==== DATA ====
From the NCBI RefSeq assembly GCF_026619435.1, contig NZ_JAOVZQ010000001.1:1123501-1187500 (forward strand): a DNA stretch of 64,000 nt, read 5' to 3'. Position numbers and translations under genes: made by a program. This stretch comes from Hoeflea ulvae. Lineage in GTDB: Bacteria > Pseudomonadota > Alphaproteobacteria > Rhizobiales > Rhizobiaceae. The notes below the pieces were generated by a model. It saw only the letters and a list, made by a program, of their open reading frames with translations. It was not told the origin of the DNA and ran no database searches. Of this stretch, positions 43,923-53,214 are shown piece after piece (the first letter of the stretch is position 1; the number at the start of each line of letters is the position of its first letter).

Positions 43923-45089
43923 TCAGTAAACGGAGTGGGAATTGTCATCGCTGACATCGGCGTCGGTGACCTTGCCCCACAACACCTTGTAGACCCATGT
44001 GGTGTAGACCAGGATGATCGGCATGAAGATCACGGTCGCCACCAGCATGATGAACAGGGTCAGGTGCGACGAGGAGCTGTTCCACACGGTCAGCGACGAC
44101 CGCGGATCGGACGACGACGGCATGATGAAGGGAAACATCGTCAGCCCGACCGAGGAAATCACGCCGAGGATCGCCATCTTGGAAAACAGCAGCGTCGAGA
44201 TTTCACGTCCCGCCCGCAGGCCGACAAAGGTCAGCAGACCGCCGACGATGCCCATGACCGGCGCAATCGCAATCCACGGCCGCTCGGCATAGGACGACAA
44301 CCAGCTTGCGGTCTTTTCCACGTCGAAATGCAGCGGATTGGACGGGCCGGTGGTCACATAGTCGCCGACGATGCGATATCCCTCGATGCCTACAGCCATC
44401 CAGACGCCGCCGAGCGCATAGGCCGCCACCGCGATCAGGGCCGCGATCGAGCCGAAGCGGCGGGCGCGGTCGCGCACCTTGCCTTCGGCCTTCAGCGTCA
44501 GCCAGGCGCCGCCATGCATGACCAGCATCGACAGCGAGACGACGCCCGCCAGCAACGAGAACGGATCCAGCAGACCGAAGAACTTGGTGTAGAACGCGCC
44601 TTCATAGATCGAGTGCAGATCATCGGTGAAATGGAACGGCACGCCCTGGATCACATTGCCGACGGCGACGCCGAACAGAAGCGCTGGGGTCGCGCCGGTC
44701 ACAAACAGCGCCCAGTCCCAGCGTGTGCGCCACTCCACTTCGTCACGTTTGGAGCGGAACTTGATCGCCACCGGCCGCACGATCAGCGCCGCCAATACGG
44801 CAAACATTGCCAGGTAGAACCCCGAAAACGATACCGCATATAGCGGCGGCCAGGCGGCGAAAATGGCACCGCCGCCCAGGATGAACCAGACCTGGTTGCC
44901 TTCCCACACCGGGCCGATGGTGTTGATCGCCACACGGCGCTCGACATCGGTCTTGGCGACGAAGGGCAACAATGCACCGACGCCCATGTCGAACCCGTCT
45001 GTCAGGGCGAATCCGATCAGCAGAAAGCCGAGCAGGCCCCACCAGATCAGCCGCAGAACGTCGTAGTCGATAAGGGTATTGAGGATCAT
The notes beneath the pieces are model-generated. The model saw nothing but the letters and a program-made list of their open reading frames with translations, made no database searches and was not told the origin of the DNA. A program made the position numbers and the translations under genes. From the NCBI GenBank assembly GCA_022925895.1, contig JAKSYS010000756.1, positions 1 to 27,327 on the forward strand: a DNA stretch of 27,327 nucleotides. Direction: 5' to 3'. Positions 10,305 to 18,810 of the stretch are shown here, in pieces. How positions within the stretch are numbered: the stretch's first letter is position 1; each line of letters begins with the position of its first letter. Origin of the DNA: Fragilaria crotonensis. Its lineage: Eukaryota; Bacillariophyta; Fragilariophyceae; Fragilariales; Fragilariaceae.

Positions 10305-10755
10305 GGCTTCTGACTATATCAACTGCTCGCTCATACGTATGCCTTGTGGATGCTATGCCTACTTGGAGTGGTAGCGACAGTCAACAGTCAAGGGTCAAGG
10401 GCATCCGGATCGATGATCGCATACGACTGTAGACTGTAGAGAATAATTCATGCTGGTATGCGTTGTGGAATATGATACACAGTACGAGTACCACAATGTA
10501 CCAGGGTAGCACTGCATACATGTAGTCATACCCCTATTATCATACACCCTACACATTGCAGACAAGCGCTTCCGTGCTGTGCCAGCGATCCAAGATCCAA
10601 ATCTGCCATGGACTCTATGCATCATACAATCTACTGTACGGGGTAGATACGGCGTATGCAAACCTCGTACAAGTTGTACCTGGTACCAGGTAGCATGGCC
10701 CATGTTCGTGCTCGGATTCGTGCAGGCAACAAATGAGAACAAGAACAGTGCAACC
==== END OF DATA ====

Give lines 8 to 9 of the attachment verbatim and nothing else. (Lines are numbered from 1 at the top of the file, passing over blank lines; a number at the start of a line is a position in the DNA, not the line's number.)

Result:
44401 CAGACGCCGCCGAGCGCATAGGCCGCCACCGCGATCAGGGCCGCGATCGAGCCGAAGCGGCGGGCGCGGTCGCGCACCTTGCCTTCGGCCTTCAGCGTCA
44501 GCCAGGCGCCGCCATGCATGACCAGCATCGACAGCGAGACGACGCCCGCCAGCAACGAGAACGGATCCAGCAGACCGAAGAACTTGGTGTAGAACGCGCC